Will prisons use zoom and other tech to replace real visits when the virus ebbs?

This past year we had discussed many of the benefits and downsides of “life in remote”. For some of us it has entailed newfound freedom. For others 6 hour zoom meetings, loneliness and alienation, burnout and so forth.

For many, it is a temporary situation - yes remote and distributed work is here to stay. But what will change is our social lives - we will be able to meet and hug friends and loved ones, rant and let off steam in person over a drink…it will get better.

But what if it doesn’t? Today I came across this ominous article from the Marshall project about how jails are “innovating” in their use of technologies…


Good question. And what about those who can’t use Zoom. Prisoners, but also seniors such as my mother who is 95, has dementia and cannot grasp what Zoom, and other remote live video programs, even are, let alone how they work. She is in a small home for seniors in similar situations and because of the virus only staff and medical professionals can go inside the house. Thus, I have seen her only twice this year, last one in November. Since that time her condition has deteriorated to the point that I now think it is likely that she will die without any of her family able to see her, hug her or any of that. Like I told my family the other day in relating to them her recent changes - at least she doesn’t have a ventilator stuck down her throat dying alone in a hospital where everyone wears a hazmat suit and face shield.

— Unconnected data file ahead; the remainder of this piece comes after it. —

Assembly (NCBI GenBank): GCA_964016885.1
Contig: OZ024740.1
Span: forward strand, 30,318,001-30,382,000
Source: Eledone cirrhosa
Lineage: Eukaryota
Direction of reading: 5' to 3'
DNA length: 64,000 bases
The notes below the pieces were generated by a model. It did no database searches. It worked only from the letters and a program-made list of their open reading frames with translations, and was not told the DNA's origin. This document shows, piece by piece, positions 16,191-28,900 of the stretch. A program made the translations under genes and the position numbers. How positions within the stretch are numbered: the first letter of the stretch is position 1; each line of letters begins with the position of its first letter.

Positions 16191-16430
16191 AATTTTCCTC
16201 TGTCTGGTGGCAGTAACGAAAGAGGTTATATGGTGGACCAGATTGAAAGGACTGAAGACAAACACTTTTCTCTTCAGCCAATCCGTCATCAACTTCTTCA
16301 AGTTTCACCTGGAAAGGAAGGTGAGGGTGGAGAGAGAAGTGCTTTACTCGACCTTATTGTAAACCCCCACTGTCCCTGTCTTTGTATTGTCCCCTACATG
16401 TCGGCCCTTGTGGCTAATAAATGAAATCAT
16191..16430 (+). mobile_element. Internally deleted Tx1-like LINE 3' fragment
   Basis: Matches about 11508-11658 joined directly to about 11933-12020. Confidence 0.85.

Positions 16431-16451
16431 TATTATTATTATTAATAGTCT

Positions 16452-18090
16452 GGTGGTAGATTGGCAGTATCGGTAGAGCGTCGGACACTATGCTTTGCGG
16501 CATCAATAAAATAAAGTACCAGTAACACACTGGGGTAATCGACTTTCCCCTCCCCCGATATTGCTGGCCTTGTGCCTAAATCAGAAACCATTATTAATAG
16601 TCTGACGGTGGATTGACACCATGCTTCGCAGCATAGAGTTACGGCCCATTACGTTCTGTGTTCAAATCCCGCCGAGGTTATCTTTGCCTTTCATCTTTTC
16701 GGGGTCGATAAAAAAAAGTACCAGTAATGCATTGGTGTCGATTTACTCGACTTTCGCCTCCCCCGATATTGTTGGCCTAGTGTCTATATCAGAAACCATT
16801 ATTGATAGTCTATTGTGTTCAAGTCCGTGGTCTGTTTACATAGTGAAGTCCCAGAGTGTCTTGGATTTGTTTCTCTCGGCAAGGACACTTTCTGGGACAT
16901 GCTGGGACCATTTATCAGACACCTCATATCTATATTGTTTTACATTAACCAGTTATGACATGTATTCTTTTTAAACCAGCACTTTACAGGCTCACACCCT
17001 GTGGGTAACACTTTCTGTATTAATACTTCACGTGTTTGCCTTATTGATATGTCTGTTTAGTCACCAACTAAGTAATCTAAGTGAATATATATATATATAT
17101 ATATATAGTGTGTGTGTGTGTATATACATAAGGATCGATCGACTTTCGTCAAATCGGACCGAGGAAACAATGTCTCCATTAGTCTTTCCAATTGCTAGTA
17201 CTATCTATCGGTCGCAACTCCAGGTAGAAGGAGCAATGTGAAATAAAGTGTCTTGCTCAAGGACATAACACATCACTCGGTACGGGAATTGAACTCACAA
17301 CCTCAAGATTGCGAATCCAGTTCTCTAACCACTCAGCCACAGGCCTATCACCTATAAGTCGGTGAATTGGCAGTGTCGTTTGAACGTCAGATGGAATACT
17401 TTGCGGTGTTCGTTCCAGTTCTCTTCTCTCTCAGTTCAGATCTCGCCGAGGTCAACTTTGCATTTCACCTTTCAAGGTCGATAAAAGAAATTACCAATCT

So Zoom will never, can never, replace the human touch. We know that. And we also know that the virus will ebb on its own time. If it ever ebbs.

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